Tag Archives: Pittsburgh PA

First National Conference on Oil Train Threats – excellent report by Justin Mikulka

Repost from DeSmogBlog
[Editor:  Many thanks to Justin Mikulka for this excellent report on “Oil Train Response 2015,” nicely summarizing the important issues as well as the event.   Great photo below – click on it to enlarge so you can play Where’s Waldo.  🙂  For a local media report and some good links, see also my earlier posting.  – RS]

“We Need Not Be Polite” Hears First National Conference On Oil Train Threats

By Justin Mikulka • Wednesday, November 25, 2015 – 03:58
oil train conference
Oil Train Response 2015, 1st national conference on oil train threats, 11/14-15/15, Pittsburgh

On November 12th, I boarded a train headed to Pittsburgh, PA to attend the first national independent gathering focused on the topic of oil trains. The trip would take me through Philadelphia where an Amtrak train crashed in May resulting in eight fatalities and over 200 injuries.

There is general consensus that the accident would have been avoided if positive train control technology had been in place. In 2008, Congress mandated that positive train control be installed by the end of 2015. However, the railroads failed to do this and were recently given a three to five year extension by Congress after the rail companies threatened to shut down rail service if the mandate were enforced.

It is a reminder of the power of the rail lobbyists. Another example of this power is currently playing out in Congress. Earlier this year, the Senate voted to raise the amount of money that could go to victims of accidents such as the one in May. However, rail lobbyists and members of Congress are working to strip this change out of pending legislation.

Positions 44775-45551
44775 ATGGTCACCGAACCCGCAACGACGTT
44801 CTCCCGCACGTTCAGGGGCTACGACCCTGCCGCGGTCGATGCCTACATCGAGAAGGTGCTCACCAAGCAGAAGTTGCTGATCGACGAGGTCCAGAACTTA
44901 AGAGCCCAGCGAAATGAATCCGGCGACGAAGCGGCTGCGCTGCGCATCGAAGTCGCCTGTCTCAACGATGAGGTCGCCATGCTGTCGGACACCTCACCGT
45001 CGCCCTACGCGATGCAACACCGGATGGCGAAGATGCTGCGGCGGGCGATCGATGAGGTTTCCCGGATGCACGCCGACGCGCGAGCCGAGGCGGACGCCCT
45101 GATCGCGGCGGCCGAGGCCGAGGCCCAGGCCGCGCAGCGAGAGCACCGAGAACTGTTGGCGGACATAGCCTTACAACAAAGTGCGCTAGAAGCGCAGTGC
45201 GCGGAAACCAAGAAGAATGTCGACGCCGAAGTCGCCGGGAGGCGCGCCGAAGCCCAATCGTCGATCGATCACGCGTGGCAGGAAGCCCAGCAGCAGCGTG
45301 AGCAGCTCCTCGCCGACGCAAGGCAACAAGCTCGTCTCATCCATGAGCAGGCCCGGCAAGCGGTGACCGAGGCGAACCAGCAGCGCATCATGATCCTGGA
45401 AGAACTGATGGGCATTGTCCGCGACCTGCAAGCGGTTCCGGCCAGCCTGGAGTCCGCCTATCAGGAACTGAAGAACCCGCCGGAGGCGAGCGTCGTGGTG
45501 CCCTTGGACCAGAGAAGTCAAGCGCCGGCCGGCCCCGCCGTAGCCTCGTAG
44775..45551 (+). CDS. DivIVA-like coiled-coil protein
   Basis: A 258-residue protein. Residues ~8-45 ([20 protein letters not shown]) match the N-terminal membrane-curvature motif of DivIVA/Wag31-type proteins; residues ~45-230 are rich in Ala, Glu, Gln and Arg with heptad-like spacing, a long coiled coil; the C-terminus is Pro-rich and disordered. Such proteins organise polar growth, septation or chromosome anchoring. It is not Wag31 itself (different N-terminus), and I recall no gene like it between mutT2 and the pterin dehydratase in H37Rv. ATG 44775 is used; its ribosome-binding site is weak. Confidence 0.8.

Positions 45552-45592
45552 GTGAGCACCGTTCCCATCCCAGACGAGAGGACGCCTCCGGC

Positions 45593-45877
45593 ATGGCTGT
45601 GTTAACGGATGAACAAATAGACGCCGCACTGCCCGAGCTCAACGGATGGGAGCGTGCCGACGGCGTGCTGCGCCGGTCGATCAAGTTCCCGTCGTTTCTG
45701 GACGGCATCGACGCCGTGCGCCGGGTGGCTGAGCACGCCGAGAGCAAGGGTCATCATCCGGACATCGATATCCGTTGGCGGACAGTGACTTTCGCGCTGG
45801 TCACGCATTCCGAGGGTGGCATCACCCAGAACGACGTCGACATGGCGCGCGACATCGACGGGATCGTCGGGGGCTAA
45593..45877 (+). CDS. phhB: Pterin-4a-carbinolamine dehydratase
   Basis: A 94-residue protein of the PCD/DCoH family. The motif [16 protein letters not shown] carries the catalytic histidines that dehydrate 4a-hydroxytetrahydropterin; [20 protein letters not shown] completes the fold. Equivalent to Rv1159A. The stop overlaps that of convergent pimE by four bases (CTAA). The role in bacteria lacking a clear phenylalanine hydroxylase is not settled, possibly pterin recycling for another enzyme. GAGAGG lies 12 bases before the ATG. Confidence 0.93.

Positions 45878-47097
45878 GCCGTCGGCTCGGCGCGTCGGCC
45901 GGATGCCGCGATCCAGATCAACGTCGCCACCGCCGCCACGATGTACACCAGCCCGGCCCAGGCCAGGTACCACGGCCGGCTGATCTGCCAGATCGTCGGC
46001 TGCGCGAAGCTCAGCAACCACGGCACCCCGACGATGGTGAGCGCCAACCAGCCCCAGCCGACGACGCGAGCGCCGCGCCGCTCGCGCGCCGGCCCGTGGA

Having covered the topic of oil trains for the past two years, none of this is surprising. The rail and oil lobbyists have been very effective at weakening new oil-by-rail regulations and achieving huge delays for any actual implementation of these changes.

In 2013, an oil train full of Bakken crude oil derailed in Lac-Megantic resulting in a fire that killed 47 people. The existing regulations will allow trains like the one in Lac-Megantic to roll on the rails until 2023.

These known risks and lack of regulations have created new activists across the continent and the Oil Train Response 2015 conference was the first time they have all come together in one place to discuss the issue and organize together. The event was sponsored and organized by The Heinz FoundationFracTracker and ForestEthics.

The first day of the conference was designed to inform the attendees about various aspects of oil-by-rail transportation and included presentations from first responders, politicians, Riverkeepers, legal experts and railroad safety consultant Fred Millar.

What You Are Up Against